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fused deposition modeling (3D printing) (FDM)

Fused Deposition Modeling (FDM) is a 3D printing technique for rapid prototyping. The printing technique, also known as fused deposition modeling, works with thermoplastic materials such as polycarbonate, which are applied in layers.

In the production of 3D models, the meltable plastic is heated by computer control in a fine nozzle and applied to the 3D model as a plastic filament. The nozzle function can be switched on and off, allowing the plastic filament to be applied partially. The decisive factor for the layer thickness and layer height is the nozzle diameter and thus the filament thickness. This is between 0.02 mm and 1 mm. The nozzle diameter also determines the printing time, which is shorter with a thicker thread diameter. The plastic filament is used to apply the individual model layers in layers in the X and Y directions, with the newly applied layers bonding with the existing ones. The material then hardens immediately. The resolution is between 25 µm and 1,250 µm.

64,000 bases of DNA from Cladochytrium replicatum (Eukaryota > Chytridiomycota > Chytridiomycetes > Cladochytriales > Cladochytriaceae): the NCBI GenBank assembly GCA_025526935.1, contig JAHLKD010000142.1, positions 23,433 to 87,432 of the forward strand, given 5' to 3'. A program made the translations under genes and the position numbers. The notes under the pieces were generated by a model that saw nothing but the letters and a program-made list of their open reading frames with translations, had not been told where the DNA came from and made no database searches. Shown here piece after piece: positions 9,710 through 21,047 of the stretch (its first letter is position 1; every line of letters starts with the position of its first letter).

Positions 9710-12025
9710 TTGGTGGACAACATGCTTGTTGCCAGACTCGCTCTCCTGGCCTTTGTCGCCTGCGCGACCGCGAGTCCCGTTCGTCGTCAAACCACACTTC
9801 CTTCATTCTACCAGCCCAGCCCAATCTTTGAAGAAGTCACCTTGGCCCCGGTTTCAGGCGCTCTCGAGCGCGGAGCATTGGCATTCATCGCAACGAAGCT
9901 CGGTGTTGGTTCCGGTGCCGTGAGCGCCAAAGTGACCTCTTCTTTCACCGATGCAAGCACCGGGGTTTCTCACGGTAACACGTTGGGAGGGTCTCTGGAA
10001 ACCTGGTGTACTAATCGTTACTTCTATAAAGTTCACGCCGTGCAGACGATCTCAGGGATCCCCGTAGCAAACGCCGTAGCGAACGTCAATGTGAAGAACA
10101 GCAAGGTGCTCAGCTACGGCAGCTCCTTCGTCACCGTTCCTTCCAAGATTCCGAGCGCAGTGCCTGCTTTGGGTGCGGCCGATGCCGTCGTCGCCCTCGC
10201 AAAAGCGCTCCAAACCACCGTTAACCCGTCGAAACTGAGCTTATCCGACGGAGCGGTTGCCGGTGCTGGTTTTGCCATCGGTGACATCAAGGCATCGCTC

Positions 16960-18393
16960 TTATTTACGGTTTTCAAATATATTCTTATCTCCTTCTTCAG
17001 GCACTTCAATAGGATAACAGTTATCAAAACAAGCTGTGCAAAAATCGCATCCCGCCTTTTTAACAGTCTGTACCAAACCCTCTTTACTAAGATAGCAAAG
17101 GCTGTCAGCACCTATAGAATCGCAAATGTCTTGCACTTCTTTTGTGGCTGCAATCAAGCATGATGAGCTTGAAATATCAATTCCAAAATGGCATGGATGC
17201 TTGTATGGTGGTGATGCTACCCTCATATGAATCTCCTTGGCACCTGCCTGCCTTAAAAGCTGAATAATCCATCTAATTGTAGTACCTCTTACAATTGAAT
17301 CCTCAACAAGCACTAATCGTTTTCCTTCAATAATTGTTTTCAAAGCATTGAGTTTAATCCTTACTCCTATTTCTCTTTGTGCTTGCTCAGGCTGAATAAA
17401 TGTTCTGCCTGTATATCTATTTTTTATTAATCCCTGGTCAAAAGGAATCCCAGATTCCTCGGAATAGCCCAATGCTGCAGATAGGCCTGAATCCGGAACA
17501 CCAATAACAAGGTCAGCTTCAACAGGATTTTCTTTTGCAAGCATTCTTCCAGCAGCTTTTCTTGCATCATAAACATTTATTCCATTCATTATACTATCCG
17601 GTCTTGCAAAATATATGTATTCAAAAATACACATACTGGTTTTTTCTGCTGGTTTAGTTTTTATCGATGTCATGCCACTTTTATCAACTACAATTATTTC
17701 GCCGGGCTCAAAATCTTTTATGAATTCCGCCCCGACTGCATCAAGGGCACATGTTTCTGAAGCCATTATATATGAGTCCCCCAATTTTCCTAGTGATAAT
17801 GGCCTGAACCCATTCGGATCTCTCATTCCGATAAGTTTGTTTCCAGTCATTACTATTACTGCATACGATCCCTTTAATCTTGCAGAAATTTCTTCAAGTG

3D model in Fused Deposition Modeling (FDM), Photo: protoprint.de

3D model in Fused Deposition Modeling (FDM), Photo: protoprint.de

The fused layer process is suitable for rapid model and prototype production. The FDM process was developed by Stratasys Inc. and the name is protected as a trademark. The process itself corresponds to Fused Filament Fabrication( FFF). However, this designation is not protected.

Informations:
Englisch: fused deposition modeling (3D printing) - FDM
Updated at: 30.10.2021
#Words: 213
Links: 3D printing, rapid prototyping (RP), also known as (aka), polycarbonate (PC), indium (In)
Translations: DE
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